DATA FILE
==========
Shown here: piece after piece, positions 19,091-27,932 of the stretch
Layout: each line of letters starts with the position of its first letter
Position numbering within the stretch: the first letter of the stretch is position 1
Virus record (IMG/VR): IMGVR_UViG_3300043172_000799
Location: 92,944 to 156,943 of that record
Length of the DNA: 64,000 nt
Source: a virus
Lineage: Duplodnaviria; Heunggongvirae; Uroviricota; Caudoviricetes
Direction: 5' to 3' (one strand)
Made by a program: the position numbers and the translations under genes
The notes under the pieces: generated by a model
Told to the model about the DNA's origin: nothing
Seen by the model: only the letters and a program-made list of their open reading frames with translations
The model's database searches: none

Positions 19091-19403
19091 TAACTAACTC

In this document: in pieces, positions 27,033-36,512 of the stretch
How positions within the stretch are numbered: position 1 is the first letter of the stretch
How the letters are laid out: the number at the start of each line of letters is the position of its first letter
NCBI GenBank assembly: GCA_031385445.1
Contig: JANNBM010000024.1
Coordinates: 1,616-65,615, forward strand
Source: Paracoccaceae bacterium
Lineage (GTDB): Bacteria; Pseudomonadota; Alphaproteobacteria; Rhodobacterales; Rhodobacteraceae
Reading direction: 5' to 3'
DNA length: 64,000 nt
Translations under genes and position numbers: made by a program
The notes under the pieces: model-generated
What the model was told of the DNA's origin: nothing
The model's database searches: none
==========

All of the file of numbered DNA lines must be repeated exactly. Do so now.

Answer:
Shown here: piece after piece, positions 19,091-27,932 of the stretch
Layout: each line of letters starts with the position of its first letter
Position numbering within the stretch: the first letter of the stretch is position 1
Virus record (IMG/VR): IMGVR_UViG_3300043172_000799
Location: 92,944 to 156,943 of that record
Length of the DNA: 64,000 nt
Source: a virus
Lineage: Duplodnaviria; Heunggongvirae; Uroviricota; Caudoviricetes
Direction: 5' to 3' (one strand)
Made by a program: the position numbers and the translations under genes
The notes under the pieces: generated by a model
Told to the model about the DNA's origin: nothing
Seen by the model: only the letters and a program-made list of their open reading frames with translations
The model's database searches: none

Positions 19091-19403
19091 TAACTAACTC

In this document: in pieces, positions 27,033-36,512 of the stretch
How positions within the stretch are numbered: position 1 is the first letter of the stretch
How the letters are laid out: the number at the start of each line of letters is the position of its first letter
NCBI GenBank assembly: GCA_031385445.1
Contig: JANNBM010000024.1
Coordinates: 1,616-65,615, forward strand
Source: Paracoccaceae bacterium
Lineage (GTDB): Bacteria; Pseudomonadota; Alphaproteobacteria; Rhodobacterales; Rhodobacteraceae
Reading direction: 5' to 3'
DNA length: 64,000 nt
Translations under genes and position numbers: made by a program
The notes under the pieces: model-generated
What the model was told of the DNA's origin: nothing
The model's database searches: none